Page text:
Abstract Algebra and Krux are two of your projects that really impressed me, and even after my first listen to these releases I felt that both projects were beyond their time and genre. What do they mean to you, or what was the purpose of these projects?

“Abstract Algebra was definitely a project and I don’t think we ever considered it to be a band, but I love this album and we tried to be a bit progressive and I was very influenced in doing a heavy progressive metal album. I still love it. It sold nothing. It came at the wrong time, it is a great record, something was wrong at the time it was so untrendy.”

“Krux, we did a few gigs and we did two great records it is raw and dark and really rough. I love this very much and it was done with a cool bunch of guys and we had a lot of fun. We didn’t have a clue, or a sound, and no pressure, we just went for it and we loved this time. The final record was not what it should be and we had outside circumstances that effected it, so I’m not too happy overall with it.”

Is there any possibility of a tour to Australia with Doomsday Kingdom?

“I hope so, the record is out tomorrow and I haven’t heard much from Australia but I think it is a little bit too early and for this year, I will be a bit slow. But hopefully next year I can book tours and gig as much as possible. I wouldn’t be surprised if during this year we develop and build our profile and get a lot of suggestions come for tours, and Australia in conjunction with Japan would be incredible.”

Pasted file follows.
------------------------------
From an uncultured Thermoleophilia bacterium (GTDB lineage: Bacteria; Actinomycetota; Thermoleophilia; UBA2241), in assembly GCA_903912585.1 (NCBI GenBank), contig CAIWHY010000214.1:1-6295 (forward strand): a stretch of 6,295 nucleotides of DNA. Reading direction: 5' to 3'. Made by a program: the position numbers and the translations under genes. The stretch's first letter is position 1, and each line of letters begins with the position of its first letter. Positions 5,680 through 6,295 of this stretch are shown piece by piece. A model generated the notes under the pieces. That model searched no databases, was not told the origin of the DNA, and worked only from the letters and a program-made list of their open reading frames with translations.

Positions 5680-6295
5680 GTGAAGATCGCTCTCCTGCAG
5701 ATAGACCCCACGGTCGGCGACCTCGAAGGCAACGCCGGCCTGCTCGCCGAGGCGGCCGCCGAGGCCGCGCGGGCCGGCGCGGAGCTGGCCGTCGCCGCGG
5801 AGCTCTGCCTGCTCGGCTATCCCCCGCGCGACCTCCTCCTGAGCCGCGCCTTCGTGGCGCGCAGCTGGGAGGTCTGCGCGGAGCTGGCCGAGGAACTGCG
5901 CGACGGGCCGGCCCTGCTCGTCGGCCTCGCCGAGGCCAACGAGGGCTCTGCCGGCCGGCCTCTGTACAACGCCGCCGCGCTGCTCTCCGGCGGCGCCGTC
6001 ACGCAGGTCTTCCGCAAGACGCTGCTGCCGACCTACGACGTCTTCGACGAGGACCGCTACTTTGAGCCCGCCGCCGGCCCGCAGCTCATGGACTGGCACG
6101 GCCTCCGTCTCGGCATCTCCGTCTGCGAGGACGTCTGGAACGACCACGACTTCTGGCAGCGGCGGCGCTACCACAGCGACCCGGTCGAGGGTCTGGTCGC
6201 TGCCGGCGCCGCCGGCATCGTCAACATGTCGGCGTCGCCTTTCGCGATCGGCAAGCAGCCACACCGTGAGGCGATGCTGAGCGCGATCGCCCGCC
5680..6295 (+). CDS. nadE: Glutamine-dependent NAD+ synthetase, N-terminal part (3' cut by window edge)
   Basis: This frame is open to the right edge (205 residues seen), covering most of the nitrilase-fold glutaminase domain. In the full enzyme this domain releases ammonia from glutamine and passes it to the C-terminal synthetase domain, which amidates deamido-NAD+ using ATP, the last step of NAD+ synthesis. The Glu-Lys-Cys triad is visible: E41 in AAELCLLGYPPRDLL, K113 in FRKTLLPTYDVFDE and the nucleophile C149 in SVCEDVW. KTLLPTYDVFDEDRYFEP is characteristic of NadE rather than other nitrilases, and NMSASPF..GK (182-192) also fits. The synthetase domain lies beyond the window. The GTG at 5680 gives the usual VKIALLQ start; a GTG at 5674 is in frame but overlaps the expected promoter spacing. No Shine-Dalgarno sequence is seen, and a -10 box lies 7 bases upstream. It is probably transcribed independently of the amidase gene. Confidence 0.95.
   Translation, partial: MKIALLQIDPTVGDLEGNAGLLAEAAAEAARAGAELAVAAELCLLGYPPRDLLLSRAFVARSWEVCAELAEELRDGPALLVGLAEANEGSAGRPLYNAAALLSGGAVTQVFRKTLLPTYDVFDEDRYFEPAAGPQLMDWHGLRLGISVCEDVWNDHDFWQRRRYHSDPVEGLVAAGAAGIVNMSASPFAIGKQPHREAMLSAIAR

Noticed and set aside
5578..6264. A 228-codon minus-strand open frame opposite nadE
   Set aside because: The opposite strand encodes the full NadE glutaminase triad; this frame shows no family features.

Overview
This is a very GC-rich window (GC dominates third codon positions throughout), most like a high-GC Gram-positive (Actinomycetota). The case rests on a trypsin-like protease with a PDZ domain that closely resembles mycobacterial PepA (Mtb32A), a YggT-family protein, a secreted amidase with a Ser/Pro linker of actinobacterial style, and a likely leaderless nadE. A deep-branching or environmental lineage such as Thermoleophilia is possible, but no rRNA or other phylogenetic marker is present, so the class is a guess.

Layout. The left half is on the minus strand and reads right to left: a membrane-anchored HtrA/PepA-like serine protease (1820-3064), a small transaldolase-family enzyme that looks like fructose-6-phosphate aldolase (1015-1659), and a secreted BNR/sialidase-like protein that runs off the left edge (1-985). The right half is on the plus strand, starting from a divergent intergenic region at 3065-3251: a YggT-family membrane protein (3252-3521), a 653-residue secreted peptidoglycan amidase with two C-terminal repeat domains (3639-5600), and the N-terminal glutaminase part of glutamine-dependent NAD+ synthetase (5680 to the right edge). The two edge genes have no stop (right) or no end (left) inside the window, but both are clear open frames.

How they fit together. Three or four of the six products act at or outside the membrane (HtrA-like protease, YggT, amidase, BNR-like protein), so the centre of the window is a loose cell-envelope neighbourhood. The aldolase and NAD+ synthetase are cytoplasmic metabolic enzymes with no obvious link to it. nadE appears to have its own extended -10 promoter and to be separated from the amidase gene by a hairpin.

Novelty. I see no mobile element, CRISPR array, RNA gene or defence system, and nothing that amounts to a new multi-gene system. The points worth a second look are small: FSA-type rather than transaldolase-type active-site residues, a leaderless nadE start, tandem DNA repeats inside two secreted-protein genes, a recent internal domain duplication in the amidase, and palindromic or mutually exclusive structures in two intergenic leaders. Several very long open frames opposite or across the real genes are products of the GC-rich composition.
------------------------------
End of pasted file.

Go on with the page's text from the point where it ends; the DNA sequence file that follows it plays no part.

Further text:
Leif Edling is a very complex and intelligent individual, it was a pleasure to speak with him today. He is an individual who not only created a genre of metal but a man who is an extremely talented and engaging artist. I sincerely hope that one day he will grace our shores and play a series of shows in Australia. Check out Doomsday Kingdom, if you are a metal fan, or a fan of music, you won’t be disappointed.

Interview by Mark Snedden

doomsday kingdom

The Doomsday Kingdom – The Doomsday Kingdom Tracklisting

  1. Silent Kingdom
  2. The Never Machine
  3. A Spoonful Of Darkness
  4. See You Tomorrow
  5. The Sceptre
  6. Hand Of Hell
  7. The Silence
  8. The God Particle

Album Out Now via Nuclear Blast. Get your copy here